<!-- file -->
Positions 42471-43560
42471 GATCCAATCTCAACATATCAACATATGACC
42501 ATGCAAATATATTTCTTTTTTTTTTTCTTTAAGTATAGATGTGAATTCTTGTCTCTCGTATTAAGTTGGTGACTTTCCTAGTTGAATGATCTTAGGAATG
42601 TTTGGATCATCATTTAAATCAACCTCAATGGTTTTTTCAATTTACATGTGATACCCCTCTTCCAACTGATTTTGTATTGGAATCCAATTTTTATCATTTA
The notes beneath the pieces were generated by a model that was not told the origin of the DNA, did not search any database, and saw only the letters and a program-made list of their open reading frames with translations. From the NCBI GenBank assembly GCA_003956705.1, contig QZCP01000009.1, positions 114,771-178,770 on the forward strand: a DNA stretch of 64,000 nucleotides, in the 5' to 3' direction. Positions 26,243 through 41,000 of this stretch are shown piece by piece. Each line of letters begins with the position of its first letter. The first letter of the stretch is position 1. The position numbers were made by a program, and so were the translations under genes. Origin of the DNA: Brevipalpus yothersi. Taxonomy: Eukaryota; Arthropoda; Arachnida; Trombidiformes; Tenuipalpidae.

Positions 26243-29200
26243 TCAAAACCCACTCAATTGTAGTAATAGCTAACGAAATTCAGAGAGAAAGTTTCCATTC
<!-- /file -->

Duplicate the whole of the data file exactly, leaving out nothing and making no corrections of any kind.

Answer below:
Positions 42471-43560
42471 GATCCAATCTCAACATATCAACATATGACC
42501 ATGCAAATATATTTCTTTTTTTTTTTCTTTAAGTATAGATGTGAATTCTTGTCTCTCGTATTAAGTTGGTGACTTTCCTAGTTGAATGATCTTAGGAATG
42601 TTTGGATCATCATTTAAATCAACCTCAATGGTTTTTTCAATTTACATGTGATACCCCTCTTCCAACTGATTTTGTATTGGAATCCAATTTTTATCATTTA
The notes beneath the pieces were generated by a model that was not told the origin of the DNA, did not search any database, and saw only the letters and a program-made list of their open reading frames with translations. From the NCBI GenBank assembly GCA_003956705.1, contig QZCP01000009.1, positions 114,771-178,770 on the forward strand: a DNA stretch of 64,000 nucleotides, in the 5' to 3' direction. Positions 26,243 through 41,000 of this stretch are shown piece by piece. Each line of letters begins with the position of its first letter. The first letter of the stretch is position 1. The position numbers were made by a program, and so were the translations under genes. Origin of the DNA: Brevipalpus yothersi. Taxonomy: Eukaryota; Arthropoda; Arachnida; Trombidiformes; Tenuipalpidae.

Positions 26243-29200
26243 TCAAAACCCACTCAATTGTAGTAATAGCTAACGAAATTCAGAGAGAAAGTTTCCATTC